The combination of Question Time and cabaret may well bring to mind some troubling images of David Dimbleby trussed up like Liza Minnelli, but until recently, has never been attempted in real life.
However, artist Talia Randall is indeed crossing those streams, and after a successful first run-out last month in Peterborough, she’s lined up a selection of journalists, activists and performers for what she describes as a “fun, rowdy, political knees-up” at Shoreditch’s Rich Mix, on Friday 22 September.
Where Peterborough’s Question Time Cabaret focused on climate change and climate justice (“we had a performer called Timberlina, a bearded drag queen, singing eco-blues songs about packaging and fatbergs” she recalls), Randall and her guests in Shoreditch will turn their eyes to ‘gentrification and the art of the East End’.
Those taking the Rich Mix stage are indeed a rich mix: from the world of journalism, there’s Guardian and London Review of Books contributor Dawn Foster and Novara Media’s Ash Sarkar; there’ll be wordsmiths of a different kind in the form of Hackney poet and debating champ Ife Grillo and fellow modern lyricist Deborah ‘Debris’ Stevenson.
Randall hosts the evening, and joins two further acts on the bill. The LipSinkers take lip-syncing to pop songs to a level beyond even the most savvy Ru Paul’s Drag Race competitor, and mental health campaigner Sanchita Islam will perform some self-described “mental music” with superstar DJ Maya Postepski.
I asked Randall (who has performed at The Roundhouse, Glastonbury, and the Edinburgh Fringe) – why gentrification?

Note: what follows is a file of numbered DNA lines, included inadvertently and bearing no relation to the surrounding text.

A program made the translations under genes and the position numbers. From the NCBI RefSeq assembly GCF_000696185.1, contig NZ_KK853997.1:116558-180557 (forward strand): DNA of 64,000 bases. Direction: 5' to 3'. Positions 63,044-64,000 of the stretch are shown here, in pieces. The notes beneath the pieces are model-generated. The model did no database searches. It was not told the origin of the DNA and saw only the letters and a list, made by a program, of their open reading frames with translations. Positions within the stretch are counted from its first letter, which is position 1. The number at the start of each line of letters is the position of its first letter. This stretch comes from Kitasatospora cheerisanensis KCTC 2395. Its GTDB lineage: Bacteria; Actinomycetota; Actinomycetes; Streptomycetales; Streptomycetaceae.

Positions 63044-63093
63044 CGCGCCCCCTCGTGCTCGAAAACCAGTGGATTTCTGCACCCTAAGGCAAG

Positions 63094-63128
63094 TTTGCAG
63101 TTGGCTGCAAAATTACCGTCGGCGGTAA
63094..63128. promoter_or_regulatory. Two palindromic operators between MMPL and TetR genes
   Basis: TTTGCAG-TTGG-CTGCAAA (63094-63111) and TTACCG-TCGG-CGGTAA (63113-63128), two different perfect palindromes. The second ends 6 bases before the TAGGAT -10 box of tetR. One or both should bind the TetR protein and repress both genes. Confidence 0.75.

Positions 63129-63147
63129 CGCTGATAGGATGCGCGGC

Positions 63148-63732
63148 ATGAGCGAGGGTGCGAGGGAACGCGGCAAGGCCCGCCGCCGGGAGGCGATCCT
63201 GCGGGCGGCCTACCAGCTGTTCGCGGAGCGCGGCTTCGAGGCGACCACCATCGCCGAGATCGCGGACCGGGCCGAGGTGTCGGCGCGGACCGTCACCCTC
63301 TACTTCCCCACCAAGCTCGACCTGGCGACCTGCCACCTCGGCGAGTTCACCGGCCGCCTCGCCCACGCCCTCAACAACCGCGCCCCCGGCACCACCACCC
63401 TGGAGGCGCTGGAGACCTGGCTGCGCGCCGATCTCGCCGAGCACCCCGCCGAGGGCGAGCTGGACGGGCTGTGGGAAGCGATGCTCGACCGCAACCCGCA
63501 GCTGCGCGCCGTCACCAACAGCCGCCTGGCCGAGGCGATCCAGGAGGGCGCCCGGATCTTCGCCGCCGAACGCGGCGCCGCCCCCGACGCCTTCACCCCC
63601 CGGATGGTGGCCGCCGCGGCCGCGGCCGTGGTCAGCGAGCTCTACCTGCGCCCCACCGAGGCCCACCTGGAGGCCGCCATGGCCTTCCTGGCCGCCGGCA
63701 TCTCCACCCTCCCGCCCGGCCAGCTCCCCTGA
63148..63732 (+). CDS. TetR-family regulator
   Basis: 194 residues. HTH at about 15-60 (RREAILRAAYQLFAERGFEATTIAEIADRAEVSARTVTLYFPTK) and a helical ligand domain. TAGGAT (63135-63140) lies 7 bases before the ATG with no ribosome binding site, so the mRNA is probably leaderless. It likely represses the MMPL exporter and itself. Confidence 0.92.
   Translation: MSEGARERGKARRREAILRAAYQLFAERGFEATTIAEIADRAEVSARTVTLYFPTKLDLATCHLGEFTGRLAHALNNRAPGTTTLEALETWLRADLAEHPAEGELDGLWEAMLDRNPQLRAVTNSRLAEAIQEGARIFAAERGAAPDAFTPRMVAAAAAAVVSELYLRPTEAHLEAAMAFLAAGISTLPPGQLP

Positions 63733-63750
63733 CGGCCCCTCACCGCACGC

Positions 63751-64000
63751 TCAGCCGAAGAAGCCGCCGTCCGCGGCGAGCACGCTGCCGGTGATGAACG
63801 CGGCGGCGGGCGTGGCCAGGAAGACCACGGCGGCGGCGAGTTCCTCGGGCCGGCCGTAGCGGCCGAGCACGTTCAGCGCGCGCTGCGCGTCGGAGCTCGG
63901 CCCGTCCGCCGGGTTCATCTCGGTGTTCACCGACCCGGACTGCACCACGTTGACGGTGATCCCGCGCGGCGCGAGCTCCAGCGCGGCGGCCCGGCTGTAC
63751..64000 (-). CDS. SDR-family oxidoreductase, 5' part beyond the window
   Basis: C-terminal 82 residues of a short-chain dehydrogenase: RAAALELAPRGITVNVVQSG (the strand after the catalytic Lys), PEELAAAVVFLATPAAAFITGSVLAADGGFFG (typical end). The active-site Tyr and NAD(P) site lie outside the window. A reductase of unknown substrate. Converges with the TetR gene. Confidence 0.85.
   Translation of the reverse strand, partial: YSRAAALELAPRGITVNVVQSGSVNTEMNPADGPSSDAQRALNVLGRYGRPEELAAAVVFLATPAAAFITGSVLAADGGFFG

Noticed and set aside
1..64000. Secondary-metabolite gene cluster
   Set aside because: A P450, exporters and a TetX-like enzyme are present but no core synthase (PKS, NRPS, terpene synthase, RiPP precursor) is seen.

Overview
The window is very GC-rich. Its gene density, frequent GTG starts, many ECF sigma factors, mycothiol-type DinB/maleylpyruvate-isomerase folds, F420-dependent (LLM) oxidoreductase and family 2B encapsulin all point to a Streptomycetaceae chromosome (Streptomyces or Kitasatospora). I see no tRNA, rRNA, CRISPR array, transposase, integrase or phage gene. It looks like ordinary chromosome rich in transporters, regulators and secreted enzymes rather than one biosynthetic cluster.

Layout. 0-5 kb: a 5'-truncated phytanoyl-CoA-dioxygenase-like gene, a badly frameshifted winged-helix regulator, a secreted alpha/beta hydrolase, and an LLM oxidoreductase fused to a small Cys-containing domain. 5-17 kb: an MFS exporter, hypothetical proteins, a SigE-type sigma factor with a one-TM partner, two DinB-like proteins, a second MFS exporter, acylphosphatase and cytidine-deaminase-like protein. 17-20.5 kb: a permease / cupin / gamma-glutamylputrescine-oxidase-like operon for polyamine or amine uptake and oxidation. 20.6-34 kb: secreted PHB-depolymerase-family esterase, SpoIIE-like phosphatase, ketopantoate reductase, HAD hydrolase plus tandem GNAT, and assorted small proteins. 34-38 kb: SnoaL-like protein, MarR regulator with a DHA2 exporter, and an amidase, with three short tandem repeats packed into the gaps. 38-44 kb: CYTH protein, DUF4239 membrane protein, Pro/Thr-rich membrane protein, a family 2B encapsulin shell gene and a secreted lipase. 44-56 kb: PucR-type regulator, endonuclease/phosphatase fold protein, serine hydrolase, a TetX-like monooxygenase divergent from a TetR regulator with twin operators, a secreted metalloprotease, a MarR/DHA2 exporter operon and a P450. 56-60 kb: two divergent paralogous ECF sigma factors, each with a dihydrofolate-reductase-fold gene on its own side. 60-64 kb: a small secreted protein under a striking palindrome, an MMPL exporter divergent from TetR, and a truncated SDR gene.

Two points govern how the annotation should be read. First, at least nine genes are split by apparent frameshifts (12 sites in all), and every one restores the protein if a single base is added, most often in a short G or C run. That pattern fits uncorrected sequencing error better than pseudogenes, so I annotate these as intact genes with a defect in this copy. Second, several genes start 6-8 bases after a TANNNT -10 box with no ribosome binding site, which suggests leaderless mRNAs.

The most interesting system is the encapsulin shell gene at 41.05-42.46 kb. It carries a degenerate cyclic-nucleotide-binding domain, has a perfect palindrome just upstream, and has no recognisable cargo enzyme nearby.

“It’s an issue that so many of us are grappling with across the world, but East London seems to be a real focus point for a lot of people…it’s kind of a frontline for a lot of these issues.
“We’re all complicit in many ways, but we can also feel quite powerless, because we’re not quite sure where to put our campaigning energies – do we speak about it to individuals, is it a thing about government, is it landlords?
“Art can be such a joyful form of protest…I’m quite happy to have Question Time Cabaret steeped in dissent and protest, because I think that gentrification is a problem and we need to tackle it.”
Randall clearly prefers her conception of Question Time – where serious panel discussion and an inflatable puppet of ‘Michael Glove’ can happily share the stage – to the original. So what are her thoughts on the original BBC programme?
“It’s such a cultural megalith isn’t it? But I find it quite difficult to watch – there’s a lot of people saying things in a room but not necessarily listening to each other [because] there’s not a lot of outlets to express ourselves politically.
“It’s like a bottleneck and everything’s exploding!”
Question Time Cabaret comes to Rich Mix on Friday 22 September, at 8pm
Admission is £10, although some free tickets are available for those who are unwaged – email firstname.lastname@example.org for details